Category: DNA

Testing dad's Y-DNA in search of my Hibbitt roots

Category: DNA

DNA Helix
Designed by Freepik

A Y37 Y-DNA kit for my dad is on order from FamilyTreeDNA in the hope we may be able to learn a little more about our direct paternal ancestry. This would be our Hibbitt line where our earliest known ancestor is John Hybit who married three times in Exton, Rutland, between 1712 and 1732.

Only men can take the Y-DNA test as women don't possess a Y chromosome. The aim is to see whether my dad's DNA matches anyone else with a similar surname, or if not, then perhaps find a pointer to see where to look if a different surname pops up frequently with any other men who have tested.

The Y37 test looks for STR markers which change slowly from one generation to the next. This means if dad has a match, they could end up being related within or outside the genealogical time frame where records can assist in the research. Let's hope he gets a close match!

If you are male and have, or you know any men with, the following surnames it would be great if you/they could also take the Y-DNA test at FamilyTreeDNA and then join the recently started Hibbert DNA Project to find out whether we have a common ancestor:

Hibbert
Hibbart
Hebert
Hibberd
Ibbert
Hibbit
Hibbitt
Hibbet
Hibbett
Hybit
Hybut
Ibbot
Ibbott
Abbot
Abbott

The Y37 test also provides an estimated Y-DNA haplogroup which indicates where a person's deep paternal ancestry may have originated. I have already calculated dad's Y-DNA haplogroup using his autosomal DNA test from AncestryDNA (using Method One here) so it will be interesting to note whether the FamilyTreeDNA Y37 test confirms this.

Dad's calculated haplogroup is S190 which points to an ancestor who probably lived in Scotland somewhere near Stirling about 1200 years ago. In order to fine-tune dad's membership of the Little Scottish Cluster, as it is known, we have ordered a specific Y-SNP test which other men in this group have tested positive for. We now wait with bated breath.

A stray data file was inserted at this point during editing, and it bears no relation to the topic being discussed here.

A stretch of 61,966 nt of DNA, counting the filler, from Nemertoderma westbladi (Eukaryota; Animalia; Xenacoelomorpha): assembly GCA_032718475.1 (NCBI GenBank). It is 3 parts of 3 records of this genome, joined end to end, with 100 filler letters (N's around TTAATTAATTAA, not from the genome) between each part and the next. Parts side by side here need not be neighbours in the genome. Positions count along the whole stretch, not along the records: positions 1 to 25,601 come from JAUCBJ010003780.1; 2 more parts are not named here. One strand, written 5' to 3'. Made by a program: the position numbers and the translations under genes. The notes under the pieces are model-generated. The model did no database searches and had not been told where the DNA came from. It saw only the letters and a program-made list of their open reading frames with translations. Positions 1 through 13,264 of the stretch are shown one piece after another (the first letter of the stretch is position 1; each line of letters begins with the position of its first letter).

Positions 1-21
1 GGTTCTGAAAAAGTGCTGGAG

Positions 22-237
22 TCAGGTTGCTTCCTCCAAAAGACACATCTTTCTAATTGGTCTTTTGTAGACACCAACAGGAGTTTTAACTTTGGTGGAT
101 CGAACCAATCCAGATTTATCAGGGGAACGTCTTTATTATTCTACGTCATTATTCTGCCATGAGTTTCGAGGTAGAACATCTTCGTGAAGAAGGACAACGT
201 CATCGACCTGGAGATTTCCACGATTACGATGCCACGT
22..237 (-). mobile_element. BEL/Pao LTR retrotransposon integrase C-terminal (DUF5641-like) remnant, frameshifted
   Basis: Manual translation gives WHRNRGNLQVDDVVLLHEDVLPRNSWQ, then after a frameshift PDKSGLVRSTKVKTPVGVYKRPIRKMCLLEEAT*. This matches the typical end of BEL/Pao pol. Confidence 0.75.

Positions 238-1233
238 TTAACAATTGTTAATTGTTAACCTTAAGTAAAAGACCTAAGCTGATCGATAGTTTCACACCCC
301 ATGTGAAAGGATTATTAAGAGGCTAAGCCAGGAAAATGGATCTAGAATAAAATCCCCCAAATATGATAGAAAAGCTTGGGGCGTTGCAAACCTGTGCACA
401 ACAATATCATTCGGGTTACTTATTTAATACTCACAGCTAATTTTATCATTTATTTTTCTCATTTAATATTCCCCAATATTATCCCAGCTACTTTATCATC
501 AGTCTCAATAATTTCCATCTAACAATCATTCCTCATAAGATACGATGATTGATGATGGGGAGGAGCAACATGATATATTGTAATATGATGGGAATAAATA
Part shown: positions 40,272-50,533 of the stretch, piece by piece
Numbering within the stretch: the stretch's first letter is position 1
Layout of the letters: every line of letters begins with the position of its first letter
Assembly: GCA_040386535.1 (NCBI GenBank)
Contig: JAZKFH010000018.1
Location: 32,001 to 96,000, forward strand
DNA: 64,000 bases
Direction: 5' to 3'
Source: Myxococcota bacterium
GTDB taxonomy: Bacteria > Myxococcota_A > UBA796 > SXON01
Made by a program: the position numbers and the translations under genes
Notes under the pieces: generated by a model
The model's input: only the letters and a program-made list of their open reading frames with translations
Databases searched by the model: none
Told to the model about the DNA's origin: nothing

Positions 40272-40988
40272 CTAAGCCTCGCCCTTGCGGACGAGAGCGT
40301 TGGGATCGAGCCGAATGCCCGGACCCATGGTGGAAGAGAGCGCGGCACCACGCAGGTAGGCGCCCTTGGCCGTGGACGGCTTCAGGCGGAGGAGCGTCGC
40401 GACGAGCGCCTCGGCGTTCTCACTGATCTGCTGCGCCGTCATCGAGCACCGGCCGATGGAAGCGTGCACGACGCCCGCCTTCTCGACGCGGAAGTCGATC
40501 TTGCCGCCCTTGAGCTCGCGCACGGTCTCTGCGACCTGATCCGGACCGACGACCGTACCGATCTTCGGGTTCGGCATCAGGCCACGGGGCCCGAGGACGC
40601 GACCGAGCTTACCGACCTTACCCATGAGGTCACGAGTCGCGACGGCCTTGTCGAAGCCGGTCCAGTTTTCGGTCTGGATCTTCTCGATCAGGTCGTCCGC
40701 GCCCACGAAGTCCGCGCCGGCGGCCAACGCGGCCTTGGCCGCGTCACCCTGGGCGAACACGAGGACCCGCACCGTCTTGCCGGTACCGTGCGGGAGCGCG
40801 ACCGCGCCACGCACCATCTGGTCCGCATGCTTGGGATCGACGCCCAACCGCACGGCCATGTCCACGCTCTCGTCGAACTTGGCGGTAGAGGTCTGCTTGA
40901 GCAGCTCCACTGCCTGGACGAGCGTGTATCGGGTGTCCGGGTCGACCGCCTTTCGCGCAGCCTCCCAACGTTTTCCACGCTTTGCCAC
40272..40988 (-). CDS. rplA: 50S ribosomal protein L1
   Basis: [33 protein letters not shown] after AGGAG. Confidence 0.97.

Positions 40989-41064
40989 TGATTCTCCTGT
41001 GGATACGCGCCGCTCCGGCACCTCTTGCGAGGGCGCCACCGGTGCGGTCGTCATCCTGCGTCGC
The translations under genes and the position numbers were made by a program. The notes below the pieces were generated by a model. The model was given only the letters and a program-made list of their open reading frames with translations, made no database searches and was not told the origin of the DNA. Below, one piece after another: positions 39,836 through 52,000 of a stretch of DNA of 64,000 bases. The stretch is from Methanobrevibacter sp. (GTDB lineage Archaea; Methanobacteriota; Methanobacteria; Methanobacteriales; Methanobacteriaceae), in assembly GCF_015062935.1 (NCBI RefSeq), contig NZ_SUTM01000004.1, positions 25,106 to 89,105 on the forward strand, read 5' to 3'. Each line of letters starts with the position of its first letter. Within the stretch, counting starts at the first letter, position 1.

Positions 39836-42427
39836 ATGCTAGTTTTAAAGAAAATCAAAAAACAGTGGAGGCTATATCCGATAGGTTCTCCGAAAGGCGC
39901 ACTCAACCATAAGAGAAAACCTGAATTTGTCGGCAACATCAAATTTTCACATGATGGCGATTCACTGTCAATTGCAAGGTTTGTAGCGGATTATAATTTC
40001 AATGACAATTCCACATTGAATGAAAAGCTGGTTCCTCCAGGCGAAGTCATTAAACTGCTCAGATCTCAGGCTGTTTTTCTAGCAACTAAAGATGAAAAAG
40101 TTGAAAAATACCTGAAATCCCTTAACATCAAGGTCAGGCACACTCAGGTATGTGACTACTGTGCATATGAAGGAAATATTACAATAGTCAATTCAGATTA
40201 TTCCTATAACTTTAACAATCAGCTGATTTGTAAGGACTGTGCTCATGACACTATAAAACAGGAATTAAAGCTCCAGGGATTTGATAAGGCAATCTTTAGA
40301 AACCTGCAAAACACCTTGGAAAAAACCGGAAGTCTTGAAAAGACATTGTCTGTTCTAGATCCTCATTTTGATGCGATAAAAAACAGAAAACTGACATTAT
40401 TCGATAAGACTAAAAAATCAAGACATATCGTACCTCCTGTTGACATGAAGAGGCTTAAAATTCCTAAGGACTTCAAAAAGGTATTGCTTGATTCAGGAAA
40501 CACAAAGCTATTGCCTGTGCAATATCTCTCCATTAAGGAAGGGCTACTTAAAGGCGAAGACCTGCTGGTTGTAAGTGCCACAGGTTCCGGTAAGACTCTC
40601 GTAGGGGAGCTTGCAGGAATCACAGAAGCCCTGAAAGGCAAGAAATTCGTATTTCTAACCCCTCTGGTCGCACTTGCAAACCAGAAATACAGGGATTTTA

Thanks dad, for being a great sport.

[Note: All content on the Hibbitt & Barnes Family History website and blog is copyrighted. Click here for conditions of use.]

Church Record Sunday: DNA helps me find more ancestors

Category: DNA

St Andrew's Church, Curry Rivel
St Andrew's Church, Curry Rivel.

My latest breakthrough has come via DNA testing. For some time now I have known my 5 x great-grandmother was called Anne Twogood/Toogood. She married my 5 x great-grandfather, Robert Weaver snr., in Curry Rivel, Somerset, in 1779 but I had nothing else to go on. There were no suitable baptisms in the village and I didn't know when she was born.

Then last week I received an email from a person matching my maternal aunt's DNA and I immediately noticed the name, Toogood, in his tree. It turns out this person is descended from Anne's brother, James Toogood, and so, through parish records, I was able to ascertain that my 6 x great-grandparents were Robert Toogood and Elizabeth Ostler.

Robert Toogood was baptized in nearby Aller and this is where he married Elizabeth. I went on to discover that Elizabeth's family were from Curry Rivel and so my association with this village on this line dates back to at least the early 18th century when my 7 x great-grandparents, Edward Ostler and Mary Rich, married there in 1724 and had a total of eleven children. Sadly, so many of them died as infants or children, two of them being buried within a week of each other.

Because of the random nature of DNA, it's interesting to note that my mum didn't share any DNA with this match so, not surprisingly, neither did I. This is why it's great to have other family members tested.

[Why Church Record Sunday? This phrase has been included in the title in order to take part in Daily Blogging Prompts at Geneabloggers]

[Note: All content on the Hibbitt & Barnes Family History website and blog is copyrighted. Click here for conditions of use.]

New Genealogical DNA web page

Category: DNA

DNA

I have today launched a new page on my website briefly outlining a few suggestions for people who match our families' DNA.

There are plenty of resources on the internet offering detailed information about the subject of genealogical DNA. Rather than reinventing the wheel, my page is a starter for anyone who thinks they may be related to me or Harvey and would like to know where we tested and what else they can do with their DNA results in order to carry out deeper analysis.

Topics include: 'Cousins, please consider testing', 'What is the AncestryDNA test' and 'Upload your raw data to GEDmatch'.

Click to view my Genealogical DNA web page.